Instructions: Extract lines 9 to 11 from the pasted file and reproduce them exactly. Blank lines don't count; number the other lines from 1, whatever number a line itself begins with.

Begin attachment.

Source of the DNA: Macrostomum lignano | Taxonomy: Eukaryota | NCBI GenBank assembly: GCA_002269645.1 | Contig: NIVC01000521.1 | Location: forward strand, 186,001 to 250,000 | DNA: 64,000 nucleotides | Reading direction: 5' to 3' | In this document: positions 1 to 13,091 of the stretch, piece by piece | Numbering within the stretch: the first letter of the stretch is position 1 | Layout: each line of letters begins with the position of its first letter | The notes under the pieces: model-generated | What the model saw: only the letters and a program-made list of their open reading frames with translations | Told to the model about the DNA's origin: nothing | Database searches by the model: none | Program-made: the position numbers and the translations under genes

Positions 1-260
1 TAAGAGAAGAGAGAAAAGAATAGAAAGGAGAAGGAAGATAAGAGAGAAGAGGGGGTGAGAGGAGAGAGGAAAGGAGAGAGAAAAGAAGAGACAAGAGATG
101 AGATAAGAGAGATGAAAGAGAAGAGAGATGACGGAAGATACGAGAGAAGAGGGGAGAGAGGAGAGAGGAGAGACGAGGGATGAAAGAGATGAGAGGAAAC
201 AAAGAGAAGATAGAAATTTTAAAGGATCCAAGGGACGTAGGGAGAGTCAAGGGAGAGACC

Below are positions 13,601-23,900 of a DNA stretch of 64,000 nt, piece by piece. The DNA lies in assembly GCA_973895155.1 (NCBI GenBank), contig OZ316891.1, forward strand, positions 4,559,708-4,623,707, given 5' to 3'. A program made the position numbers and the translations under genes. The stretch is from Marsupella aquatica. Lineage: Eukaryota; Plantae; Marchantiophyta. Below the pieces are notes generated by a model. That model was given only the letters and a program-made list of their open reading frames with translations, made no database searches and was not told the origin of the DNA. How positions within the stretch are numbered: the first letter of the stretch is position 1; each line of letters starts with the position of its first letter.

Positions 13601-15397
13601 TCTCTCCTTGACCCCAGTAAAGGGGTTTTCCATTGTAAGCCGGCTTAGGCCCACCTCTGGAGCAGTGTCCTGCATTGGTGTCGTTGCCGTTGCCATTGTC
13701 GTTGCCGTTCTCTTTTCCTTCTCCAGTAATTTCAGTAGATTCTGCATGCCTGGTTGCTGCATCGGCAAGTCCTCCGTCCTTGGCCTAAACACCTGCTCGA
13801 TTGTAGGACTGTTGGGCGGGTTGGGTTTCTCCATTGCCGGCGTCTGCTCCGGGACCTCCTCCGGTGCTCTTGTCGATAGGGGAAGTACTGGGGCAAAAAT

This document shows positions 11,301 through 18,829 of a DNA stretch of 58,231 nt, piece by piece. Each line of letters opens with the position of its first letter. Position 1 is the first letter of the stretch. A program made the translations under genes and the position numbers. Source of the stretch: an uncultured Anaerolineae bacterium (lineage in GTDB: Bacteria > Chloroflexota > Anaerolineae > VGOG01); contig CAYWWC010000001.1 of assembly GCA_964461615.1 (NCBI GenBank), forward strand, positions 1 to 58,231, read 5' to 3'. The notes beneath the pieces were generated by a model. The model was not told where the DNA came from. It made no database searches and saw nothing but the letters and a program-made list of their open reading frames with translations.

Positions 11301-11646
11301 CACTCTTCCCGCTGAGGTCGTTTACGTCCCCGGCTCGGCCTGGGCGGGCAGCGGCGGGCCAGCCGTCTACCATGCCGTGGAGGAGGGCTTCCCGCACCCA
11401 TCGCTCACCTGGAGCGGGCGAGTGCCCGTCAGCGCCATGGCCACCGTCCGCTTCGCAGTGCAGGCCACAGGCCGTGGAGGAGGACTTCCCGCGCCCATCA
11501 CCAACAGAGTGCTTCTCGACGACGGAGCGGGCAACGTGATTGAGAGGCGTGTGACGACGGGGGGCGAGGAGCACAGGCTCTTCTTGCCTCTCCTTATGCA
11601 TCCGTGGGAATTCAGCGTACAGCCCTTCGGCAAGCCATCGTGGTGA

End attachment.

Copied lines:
13701 GTTGCCGTTCTCTTTTCCTTCTCCAGTAATTTCAGTAGATTCTGCATGCCTGGTTGCTGCATCGGCAAGTCCTCCGTCCTTGGCCTAAACACCTGCTCGA
13801 TTGTAGGACTGTTGGGCGGGTTGGGTTTCTCCATTGCCGGCGTCTGCTCCGGGACCTCCTCCGGTGCTCTTGTCGATAGGGGAAGTACTGGGGCAAAAAT

This document shows positions 11,301 through 18,829 of a DNA stretch of 58,231 nt, piece by piece. Each line of letters opens with the position of its first letter. Position 1 is the first letter of the stretch. A program made the translations under genes and the position numbers. Source of the stretch: an uncultured Anaerolineae bacterium (lineage in GTDB: Bacteria > Chloroflexota > Anaerolineae > VGOG01); contig CAYWWC010000001.1 of assembly GCA_964461615.1 (NCBI GenBank), forward strand, positions 1 to 58,231, read 5' to 3'. The notes beneath the pieces were generated by a model. The model was not told where the DNA came from. It made no database searches and saw nothing but the letters and a program-made list of their open reading frames with translations.